CSDS-Lokniti 2024 pre-poll survey | Nepotism, Defections and Alliances: BJP need not worry about its realpolitik

While the BJP has routinely criticised the Congress for dynastic politics, recent developments suggest that the BJP itself has faced similar accusations

Updated - April 12, 2024 07:13 am IST

Published - April 12, 2024 05:06 am IST

A couple on a motorcycle rides past a banner with the pictures of Congress leaders Rahul Gandhi and Sonia Gandhi. File

A couple on a motorcycle rides past a banner with the pictures of Congress leaders Rahul Gandhi and Sonia Gandhi. File | Photo Credit: Reuters

Political leaders are often seen switching allegiances, leaving their parent parties to join others, in pursuit of personal or strategic interests. This time around, leaders from various parties, both seasoned veterans and fresh faces, appear to flock towards the BJP, reshaping the nature of political competition. While the BJP has routinely criticised the Congress for dynastic politics, recent developments suggest that the BJP itself has faced similar accusations. Moreover, alliance formation appears to have evolved beyond ideological considerations, taking a pragmatic turn purely for electoral gains. Against this backdrop, Lokniti-CSDS survey sought to understand how these issues fare in the mind of voters.

Also Read:Lokniti CSDS pre-poll survey for 2024 Lok Sabha elections

Nepotism

Nepotism remains a recurring theme, with the BJP consistently critiquing the Congress for its dynastic politics and favouritism. However, the BJP has consistently welcomed politicians from other parties irrespective of their ‘dynastic’ background. Then there are leaders in the BJP itself who have strong family backgrounds in politics. How do voters perceive this? Do they see the BJP as a nepotistic party? According to pre-poll data from Lokniti CSDS, voters are evenly split in their opinions on the BJP being nepotistic. Equal proportions of voters expressed the view that the BJP is less nepotistic than the Congress and that it is equally nepotistic. Only a small minority believed that the BJP is free from nepotism (Tabe 1).

Interestingly, those supporting the I.N.D.I.A. bloc (36%) and other opposition parties (27%) are more inclined to perceive the BJP as equally nepotistic. On the other hand, supporters of the BJP (32%) and those of its allied parties (29%) tend to view the party as less nepotistic than the Congress. What is interesting is that among the voters of the I.N.D.I.A. alliance and opposition parties, two in ten feel that the BJP is less nepotistic than the Congress, while one seventh from the BJP and its allies feel that the BJP is as nepotistic as the Congress. Moreover, about one-fourth of BJP voters maintain the belief that the BJP is not nepotistic at all. A significant portion (36%) of voters had no opinion on this question, suggesting that respondents were either not well-informed or not interested.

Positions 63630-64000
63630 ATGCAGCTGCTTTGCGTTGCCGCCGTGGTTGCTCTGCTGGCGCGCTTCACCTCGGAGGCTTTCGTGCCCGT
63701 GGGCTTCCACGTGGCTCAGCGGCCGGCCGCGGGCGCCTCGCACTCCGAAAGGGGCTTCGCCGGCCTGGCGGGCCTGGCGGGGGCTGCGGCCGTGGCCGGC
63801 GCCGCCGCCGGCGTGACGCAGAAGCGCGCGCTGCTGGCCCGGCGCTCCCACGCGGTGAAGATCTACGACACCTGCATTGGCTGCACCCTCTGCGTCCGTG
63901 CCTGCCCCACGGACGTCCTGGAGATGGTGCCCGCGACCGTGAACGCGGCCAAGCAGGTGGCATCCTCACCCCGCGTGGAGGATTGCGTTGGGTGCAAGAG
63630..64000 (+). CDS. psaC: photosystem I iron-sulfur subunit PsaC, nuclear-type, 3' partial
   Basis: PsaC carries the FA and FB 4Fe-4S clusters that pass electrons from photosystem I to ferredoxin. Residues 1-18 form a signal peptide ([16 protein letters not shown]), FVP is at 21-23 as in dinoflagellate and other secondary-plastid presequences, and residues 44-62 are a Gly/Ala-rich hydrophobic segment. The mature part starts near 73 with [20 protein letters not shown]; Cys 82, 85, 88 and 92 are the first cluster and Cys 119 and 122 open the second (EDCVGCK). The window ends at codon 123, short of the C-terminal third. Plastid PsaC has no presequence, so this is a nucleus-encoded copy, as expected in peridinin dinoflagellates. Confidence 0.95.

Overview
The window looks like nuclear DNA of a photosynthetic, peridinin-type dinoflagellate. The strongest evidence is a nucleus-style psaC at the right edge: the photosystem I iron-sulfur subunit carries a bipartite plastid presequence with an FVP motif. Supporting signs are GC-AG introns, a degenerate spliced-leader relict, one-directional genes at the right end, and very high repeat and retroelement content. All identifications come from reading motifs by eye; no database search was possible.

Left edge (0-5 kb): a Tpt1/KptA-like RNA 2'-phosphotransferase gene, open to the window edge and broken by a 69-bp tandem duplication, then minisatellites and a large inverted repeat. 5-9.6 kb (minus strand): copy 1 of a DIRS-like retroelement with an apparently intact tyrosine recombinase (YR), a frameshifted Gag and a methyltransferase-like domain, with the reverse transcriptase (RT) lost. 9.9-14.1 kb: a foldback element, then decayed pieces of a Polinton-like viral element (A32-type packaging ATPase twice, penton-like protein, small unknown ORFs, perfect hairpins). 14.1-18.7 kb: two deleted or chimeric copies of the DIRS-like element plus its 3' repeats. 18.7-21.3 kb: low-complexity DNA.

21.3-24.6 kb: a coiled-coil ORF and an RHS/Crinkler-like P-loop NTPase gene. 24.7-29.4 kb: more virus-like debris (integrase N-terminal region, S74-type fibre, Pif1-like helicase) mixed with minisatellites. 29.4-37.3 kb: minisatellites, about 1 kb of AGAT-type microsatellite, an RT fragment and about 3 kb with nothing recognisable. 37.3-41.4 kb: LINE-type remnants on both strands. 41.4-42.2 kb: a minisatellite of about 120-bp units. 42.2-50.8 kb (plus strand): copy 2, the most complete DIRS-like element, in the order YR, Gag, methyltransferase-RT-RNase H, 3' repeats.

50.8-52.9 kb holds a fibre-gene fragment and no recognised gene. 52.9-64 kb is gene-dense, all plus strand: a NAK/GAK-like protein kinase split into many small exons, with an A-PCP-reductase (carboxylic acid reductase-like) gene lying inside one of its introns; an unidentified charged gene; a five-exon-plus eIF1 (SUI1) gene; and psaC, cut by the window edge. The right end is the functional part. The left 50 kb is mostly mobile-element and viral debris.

Party crossovers in BJP

Ever since the BJP became the main vehicle to get power, there have been many and consistent instances of leaders from other parties crossing over to the BJP. Some newcomers joining the BJP bring along a history marred by corruption, potentially tarnishing the party’s credibility. We sought to understand voters’ sentiments regarding this matter. A little less than half of the voters (45%) believe that the BJP should refrain from accepting leaders with a tarnished image, a sentiment shared by half of the BJP supporters (51%). However, a significant minority, one-fifth of the voters (21%), see no issue with parties accepting such leaders, this view being more pronounced among those voting for the BJP allies (32%) than those voting for the BJP (21%). A notable proportion, about one-third of voters (34%), did not provide a response to this issue (Table 2).

Amidst the surge of leaders into the BJP, questions arise regarding their motivations. We asked voters whether these leaders are joining the BJP to protect themselves from enforcement agencies such as the ED or the CBI, or if they genuinely like the party. A large proportion of respondents (46%) believes that these leaders are seeking protection from the CBI or the ED, while close to three in ten voters (27%) believe that these leaders genuinely like the party. Another quarter of voters refrained from giving any opinion (27%) (Table 3).

Alliance criteria

Not only are political leaders switching parties for strategic reasons, but party alliances are also increasingly driven by electoral pragmatism rather than ideological alignment. The data suggests that nearly half of the voters (45%) believe that ideological alignment during elections holds little significance, as everything is fair in politics. (Table 4).

The sentiment that ‘everything is fair in politics’ is prevalent across all parties, with a significant portion endorsing this perspective. The highest endorsement comes from voters of BJP allies, BSP, and Congress allies, where over 50% feel that this approach is acceptable. Conversely, the lowest endorsement comes from voters of smaller parties (38%) and the Left parties (42%). Interestingly, voters of the Left parties are most likely to advocate against forming alliances that are ideologically very different, with four in every ten voters of these parties agreeing with this view. (Table 5).

In sum, we find that whether on the question of dynasticism or of defections or alliances, opinions of the respondents are somewhat ambivalent. Like parties and politicians, ordinary citizens too, seem to be more driven by pragmatic considerations and an amoral and non-ideological view of politics. It is not easy for non-BJP parties, therefore, to corner the BJP on these grounds while it is possible for the BJP to engage in this type of realpolitik without much apprehension of political reprisal.

Vibha Attri and Devesh Kumar are researchers at Lokniti-CSDS

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